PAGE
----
discussing her new novel On the Come Up, an ode to hip hop. The ticketed event is co-sponsored by Oakland Unified School District Library Services and Mrs. Dalloway’s. Tickets and further information available through Eventbrite. Your $25 purchase includes a ticket and a pre-signed copy of On the Come Up, available for pickup at the event. Note: Event is sold out. There may be a limited number of tickets for sale on the day of the event at 2:45, first come first served.
Donations: In an effort to support Oakland Unified School District (OUSD) students, we are prioritizing books and attendance for those students. For funders and the general public who are able to give, a donation of $25 will sponsor a book and ticket for a young person who would otherwise be unable to purchase a book and attend. As a thank you, each person that sponsors an OUSD student to attend the event will receive a FREE copy of MK Asante's award-winning memoir, Buck. Further details on our Eventbrite page.
Insightful, unflinching, and full of heart, On the Come Up, an ode to hip-hop, is the story of fighting for your dreams, even as the odds are stacked against you; and about how, especially for young black people, freedom of speech isn't always free.
returns to Mrs. Dalloway's to present Inheritance: A Memoir of Genealogy, Paternity, and Love.
"Identity is frail business, and in her searing story, Dani Shapiro makes the most disquieting discovery: that everything, from her lineage, to her father, down to her very own sense of self is an astounding error. How do we live with ourselves after finding we are not who we thought we were? The answer is not disquieting. It is beautiful."--Andre Aciman, author of Call Me by Your Name
To reserve your seat, purchase a copy of Inheritance by speaking with a bookseller or ordering from our website.
What makes us who we are? What combination of memory, history, biology, experience, and that ineffable thing called the soul defines us?
In the spring of 2016, through a genealogy website to which she had whimsically submitted her DNA for analysis, Shapiro received the stunning news that her father was not her biological father. She woke up one morning and her entire history--the life she had lived--crumbled beneath her.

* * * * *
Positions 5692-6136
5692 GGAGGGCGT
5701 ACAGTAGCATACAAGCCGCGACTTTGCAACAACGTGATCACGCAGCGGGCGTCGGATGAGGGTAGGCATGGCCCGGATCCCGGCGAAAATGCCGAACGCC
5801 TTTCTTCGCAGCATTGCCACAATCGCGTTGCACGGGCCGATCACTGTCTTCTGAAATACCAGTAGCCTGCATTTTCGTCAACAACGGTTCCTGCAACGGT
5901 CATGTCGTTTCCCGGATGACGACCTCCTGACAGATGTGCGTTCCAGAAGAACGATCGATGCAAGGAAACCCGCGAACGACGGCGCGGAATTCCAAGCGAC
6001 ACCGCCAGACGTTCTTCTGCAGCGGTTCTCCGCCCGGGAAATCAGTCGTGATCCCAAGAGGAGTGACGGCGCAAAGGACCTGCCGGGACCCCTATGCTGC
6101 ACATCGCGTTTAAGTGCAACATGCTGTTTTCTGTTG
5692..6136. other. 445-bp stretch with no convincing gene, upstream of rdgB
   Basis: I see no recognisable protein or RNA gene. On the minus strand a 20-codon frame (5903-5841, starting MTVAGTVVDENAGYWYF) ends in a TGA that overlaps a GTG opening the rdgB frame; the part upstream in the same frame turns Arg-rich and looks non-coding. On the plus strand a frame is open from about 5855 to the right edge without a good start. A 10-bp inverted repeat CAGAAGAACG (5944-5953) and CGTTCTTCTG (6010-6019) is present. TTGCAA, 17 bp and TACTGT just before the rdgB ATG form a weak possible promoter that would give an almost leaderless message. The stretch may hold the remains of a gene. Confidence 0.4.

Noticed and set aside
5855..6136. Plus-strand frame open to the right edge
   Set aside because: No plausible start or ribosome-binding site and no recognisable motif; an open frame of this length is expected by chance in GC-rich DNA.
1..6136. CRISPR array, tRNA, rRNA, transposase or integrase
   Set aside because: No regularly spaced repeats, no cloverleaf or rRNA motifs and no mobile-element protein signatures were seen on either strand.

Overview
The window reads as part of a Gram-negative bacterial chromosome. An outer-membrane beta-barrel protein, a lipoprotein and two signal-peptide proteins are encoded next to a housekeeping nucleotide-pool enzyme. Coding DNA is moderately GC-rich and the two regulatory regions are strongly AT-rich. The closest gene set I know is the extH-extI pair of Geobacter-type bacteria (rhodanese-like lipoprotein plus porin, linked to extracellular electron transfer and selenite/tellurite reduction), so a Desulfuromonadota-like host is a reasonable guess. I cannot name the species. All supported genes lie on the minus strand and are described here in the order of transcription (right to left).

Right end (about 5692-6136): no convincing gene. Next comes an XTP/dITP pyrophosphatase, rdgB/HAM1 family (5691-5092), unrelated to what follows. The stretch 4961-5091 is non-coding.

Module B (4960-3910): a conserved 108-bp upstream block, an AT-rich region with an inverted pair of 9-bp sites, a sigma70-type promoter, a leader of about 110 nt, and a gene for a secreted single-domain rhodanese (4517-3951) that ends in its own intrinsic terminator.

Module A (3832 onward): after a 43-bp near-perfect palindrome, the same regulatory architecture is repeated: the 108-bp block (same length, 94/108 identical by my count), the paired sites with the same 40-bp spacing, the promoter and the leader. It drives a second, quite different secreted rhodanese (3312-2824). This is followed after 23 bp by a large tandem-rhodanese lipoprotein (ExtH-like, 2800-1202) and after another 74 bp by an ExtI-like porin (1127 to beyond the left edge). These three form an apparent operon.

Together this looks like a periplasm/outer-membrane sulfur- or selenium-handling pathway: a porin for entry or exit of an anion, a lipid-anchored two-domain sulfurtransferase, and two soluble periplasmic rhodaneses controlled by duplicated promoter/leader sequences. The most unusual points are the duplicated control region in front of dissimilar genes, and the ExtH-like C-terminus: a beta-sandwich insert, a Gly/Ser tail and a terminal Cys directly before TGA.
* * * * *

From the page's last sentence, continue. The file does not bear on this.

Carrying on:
reads from Daughter of Moloka'i, the highly anticipated sequel to his bestselling Moloka'i.
"Alan Brennert excels at uncovering the intersection of the big movements of history with the personal stories of ordinary people. He writes with compassion and beauty about both the history of Hawai'i and of the human heart."--Tatjana Soli, author of the The Lotus Eaters
This companion tale tells the story of Ruth, the daughter that Rachel Kalama--quarantined for most of her life at the isolated leprosy settlement of Kalaupapa--was forced to give up at birth.
discussing her new book of poems A Piece of Good News.
Dense, rich, and challenging, Katie Peterson's A Piece of Good News explores interior and exterior landscapes, exposure, and shelter. Imbued with a hallucinatory poetic logic where desire, anger, and sorrow supplant intelligence and reason, these poems are powerful meditations of mourning, love, doubt, political citizenship, and happiness. Learned, wise, and witty, Peterson explodes the possibilities of the poetic voice in this remarkable and deeply felt collection.